The exquisite golden tiara, inlaid with precious stones by master craftsmen about 1,500 years ago, was one of the world’s most valuable artifacts from the bloody rule of Attila the Hun, who rode with warriors on horseback in the bottom of Europe in the 5th century.
Hun’s diadem has now disappeared from the museum in Ukraine that housed it – perhaps, historians fear, forever. Russian troops removed the priceless crown and a host of other treasures after capturing the Ukrainian city of Melitopol in February, museum authorities say.
U Russian invasion of Ukrainenow in its eighth month, it is accompanied by the destruction and looting of historical sites and treasures on an industrial scale, Ukrainian authorities say.
In an interview with The Associated Press, The Ukraine The culture minister said Russian soldiers helped themselves to artifacts in nearly 40 Ukrainian museums. The looting and destruction of cultural sites caused losses estimated at hundreds of millions of euros (dollars), the minister, Oleksandr Tkachenko, added.
“The attitude of the Russians towards the Ukrainian cultural heritage is a war crime,” he said.
For the time being, the government of Ukraine and its Western supporters who supply the weapons are mostly focused on defeat. Russia on the battlefield. But if and when peace returns, the preservation of Ukraine’s collections of art, history and culture will also be vital, so survivors of the war can begin the next struggle: rebuilding their lives.
“These are museums, historical buildings, churches. Everything was built and created by generations of Ukrainians,” the first lady of Ukraine, Olena Zelenska, said in September when she visited a Ukrainian museum in New york. “This is a war against our identity.”
The workers of the Museum of Local History in Melitopol first tried to hide the tiara of Hun and hundreds of other treasures when the Russian troops stormed the southern city. But after weeks of repeated searches, Russian soldiers finally discovered the building’s secret basement where staff had squirmed the museum’s most valuable objects — including the Hun diadem, according to a museum worker.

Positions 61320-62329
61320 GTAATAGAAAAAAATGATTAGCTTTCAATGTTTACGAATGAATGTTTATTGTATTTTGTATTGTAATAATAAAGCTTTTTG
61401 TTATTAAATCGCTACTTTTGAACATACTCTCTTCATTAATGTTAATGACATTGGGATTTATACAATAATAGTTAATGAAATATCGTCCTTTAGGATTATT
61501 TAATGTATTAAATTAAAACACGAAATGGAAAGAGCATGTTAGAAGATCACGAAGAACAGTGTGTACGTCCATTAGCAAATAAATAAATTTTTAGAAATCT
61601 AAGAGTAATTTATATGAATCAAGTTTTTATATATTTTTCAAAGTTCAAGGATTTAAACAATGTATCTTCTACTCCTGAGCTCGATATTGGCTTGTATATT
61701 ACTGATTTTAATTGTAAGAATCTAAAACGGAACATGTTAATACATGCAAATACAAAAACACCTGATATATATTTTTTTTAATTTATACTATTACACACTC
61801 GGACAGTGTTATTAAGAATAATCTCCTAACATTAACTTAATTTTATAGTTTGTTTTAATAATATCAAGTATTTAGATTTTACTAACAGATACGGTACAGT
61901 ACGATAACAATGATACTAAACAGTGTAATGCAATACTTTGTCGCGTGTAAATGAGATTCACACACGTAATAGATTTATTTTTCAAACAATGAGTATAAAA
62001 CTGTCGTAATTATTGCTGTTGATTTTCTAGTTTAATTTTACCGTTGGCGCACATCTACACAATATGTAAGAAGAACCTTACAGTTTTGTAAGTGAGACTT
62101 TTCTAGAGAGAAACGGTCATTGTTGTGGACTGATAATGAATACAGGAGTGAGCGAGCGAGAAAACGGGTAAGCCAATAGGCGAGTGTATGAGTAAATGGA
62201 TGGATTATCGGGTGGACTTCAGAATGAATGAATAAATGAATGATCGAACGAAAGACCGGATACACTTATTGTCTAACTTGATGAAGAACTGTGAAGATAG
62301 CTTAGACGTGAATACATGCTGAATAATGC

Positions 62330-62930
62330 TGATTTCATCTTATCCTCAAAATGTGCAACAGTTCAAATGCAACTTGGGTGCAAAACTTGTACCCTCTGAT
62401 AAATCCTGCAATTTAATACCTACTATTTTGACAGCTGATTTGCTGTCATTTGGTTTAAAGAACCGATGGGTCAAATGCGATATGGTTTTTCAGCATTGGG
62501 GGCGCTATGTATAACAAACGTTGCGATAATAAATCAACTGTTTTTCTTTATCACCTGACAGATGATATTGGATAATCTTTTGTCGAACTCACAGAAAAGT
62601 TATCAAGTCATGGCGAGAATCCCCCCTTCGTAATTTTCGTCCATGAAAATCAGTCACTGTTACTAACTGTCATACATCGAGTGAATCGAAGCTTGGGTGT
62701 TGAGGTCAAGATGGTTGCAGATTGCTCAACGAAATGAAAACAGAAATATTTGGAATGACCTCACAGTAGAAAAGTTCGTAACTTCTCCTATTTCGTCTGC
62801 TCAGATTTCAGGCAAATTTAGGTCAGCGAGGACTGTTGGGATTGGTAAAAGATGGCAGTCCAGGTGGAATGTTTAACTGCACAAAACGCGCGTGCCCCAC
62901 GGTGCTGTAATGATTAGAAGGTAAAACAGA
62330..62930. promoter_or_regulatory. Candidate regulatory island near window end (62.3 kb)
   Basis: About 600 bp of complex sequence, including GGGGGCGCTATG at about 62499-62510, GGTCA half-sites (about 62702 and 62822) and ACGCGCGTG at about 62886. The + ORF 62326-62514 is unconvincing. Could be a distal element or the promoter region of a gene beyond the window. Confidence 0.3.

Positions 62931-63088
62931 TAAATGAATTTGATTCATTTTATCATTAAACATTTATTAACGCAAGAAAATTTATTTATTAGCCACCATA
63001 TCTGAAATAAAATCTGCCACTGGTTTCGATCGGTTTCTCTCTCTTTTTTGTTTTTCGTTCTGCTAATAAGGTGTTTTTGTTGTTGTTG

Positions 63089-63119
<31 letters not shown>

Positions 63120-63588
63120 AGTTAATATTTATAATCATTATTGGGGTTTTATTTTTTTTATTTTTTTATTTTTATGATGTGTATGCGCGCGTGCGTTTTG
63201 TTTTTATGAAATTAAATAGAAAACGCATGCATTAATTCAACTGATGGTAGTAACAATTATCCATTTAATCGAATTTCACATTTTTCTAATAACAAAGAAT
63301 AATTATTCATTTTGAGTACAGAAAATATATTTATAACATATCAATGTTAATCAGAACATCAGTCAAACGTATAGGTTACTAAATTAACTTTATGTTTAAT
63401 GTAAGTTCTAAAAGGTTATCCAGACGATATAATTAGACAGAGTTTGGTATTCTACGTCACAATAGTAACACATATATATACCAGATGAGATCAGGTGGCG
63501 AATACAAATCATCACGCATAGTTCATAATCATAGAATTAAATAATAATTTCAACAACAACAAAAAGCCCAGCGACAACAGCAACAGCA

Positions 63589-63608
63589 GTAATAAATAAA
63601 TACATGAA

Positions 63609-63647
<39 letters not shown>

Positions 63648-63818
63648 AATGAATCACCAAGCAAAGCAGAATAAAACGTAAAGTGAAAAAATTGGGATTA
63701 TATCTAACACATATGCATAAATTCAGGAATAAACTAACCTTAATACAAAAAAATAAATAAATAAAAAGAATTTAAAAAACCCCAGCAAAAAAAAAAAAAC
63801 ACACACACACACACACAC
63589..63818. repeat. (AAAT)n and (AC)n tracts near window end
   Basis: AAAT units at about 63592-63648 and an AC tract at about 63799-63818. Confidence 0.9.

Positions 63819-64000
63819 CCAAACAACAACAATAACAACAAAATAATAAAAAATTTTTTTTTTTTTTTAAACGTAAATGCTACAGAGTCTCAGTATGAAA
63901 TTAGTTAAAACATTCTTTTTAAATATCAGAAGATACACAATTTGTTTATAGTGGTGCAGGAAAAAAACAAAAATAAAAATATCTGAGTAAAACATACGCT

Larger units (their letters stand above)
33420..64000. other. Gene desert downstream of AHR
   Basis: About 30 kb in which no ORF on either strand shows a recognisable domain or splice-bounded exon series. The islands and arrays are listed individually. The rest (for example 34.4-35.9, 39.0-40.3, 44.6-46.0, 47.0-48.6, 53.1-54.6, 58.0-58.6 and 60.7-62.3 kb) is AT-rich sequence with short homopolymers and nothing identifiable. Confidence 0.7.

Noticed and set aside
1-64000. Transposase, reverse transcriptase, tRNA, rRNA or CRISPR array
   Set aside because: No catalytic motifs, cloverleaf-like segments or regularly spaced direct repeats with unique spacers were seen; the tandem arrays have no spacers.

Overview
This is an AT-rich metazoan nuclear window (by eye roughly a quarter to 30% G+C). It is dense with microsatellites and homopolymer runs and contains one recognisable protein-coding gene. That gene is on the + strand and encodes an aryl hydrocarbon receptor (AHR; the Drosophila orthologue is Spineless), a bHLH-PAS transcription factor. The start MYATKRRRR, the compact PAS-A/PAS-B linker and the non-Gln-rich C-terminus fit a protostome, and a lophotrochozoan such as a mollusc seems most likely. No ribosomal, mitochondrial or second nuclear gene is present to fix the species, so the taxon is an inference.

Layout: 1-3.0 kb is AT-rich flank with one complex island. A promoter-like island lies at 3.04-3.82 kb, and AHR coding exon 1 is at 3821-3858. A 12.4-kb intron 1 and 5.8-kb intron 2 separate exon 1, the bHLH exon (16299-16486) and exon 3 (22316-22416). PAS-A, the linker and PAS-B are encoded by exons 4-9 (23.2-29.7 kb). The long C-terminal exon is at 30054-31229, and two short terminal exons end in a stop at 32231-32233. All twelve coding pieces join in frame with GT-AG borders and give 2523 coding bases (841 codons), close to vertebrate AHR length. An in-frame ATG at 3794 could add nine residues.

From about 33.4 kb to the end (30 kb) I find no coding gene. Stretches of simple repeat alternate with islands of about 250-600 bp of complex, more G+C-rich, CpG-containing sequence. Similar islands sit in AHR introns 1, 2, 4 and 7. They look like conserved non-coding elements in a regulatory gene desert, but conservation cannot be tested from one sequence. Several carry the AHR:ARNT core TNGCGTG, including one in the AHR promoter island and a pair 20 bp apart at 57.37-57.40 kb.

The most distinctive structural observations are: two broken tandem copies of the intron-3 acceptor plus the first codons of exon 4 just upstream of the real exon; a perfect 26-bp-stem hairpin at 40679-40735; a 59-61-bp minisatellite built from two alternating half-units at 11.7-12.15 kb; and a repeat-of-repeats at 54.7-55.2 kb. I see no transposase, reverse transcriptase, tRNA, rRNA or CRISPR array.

The worker, who spoke to the AP on condition of anonymity, fearing Russian punishment for even discussing the events, said the Ukrainians do not know where Russian troops took the transport, which included the tiara and about 1,700 other artifacts.
Excavated from a burial chamber in 1948, the crown is one of the few Hun crowns in the world. The museum worker said other treasures that disappeared with the Russian soldiers included 198 gold pieces from the 2,400-year-old era of the Scythians, nomads who migrated from Central Asia to southern Russia and the Ukraine and founded an empire in the Crimea.
“These are ancient discoveries. These are works of art. They are not valuable,” said Oleksandr Symonenko, chief researcher at the Institute of Archeology of Ukraine. “If the culture disappears, it is an irreparable disaster.
Russia’s Ministry of Culture did not respond to questions about the Melitopol collection.
Russian forces also looted museums as they sacked the Black Sea port of Mariupol, according to Ukrainian officials who were driven from the southern city, which has been relentlessly battered by Russian bombing. It fell under Moscow’s full control only in May when Ukrainian defenders clinging to the city’s steelworks finally surrendered.
President Joe Biden spoke on Wednesday about Russia’s invasion of Ukraine.
Mariupol’s city council in exile said Russian forces seized more than 2,000 items from the city’s museums. Among the most valuable items were ancient religious icons, a unique handwritten Torah scroll, a 200-year-old Bible and more than 200 medals, the council said.
Also looted were works of art by Mariupol-born painters Arkhip Kuindzhi and Crimean-born Ivan Aivazovsky, both famous for their seascapes, exiled advisers said. They said Russian troops took their stolen bounty to the Russian-occupied Donetsk region of eastern Ukraine.
The invasion also caused a lot of damage and destruction to the cultural heritage of Ukraine. The UN cultural agency keeps a count of the sites that are hit by missiles, bombs and bombings. With the war now in its eighth month, the agency says it has verified damage to 199 sites in 12 regions.
They include 84 churches and other religious sites, 37 buildings of historical importance, 37 buildings for cultural activities, 18 monuments, 13 museums and 10 libraries, UNESCO says.
The Ukrainian government’s tally is even higher, with authorities saying their count of destroyed and damaged religious buildings alone is at least 270.
While the invading forces hunted for treasures to steal, Ukrainian museum workers did what they could to keep them out of Russian hands. Tens of thousands of items have been evacuated from the front lines and regions hit by combat.
In Kiev, the director of the Museum of Historical Treasures of Ukraine lived in the building, guarding its artifacts, during the first weeks of the invasion, when Russian forces tried, without success, to surround the capital .
“We were afraid of the Russian occupiers, because they destroy everything that can be identified as Ukrainian,” recalled the director, Natalia Panchenko.
Fearing that Russian troops would storm the city, he tried to confuse them by dropping the plaque at the entrance to the museum. He also dismantled exhibits, carefully packing artifacts into boxes for evacuation.
One day, she hopes, they will return to their place. For now, the museum only displays copies.
“These things were fragile, they survived hundreds of years,” he said. “We cannot bear the thought that they might be lost.”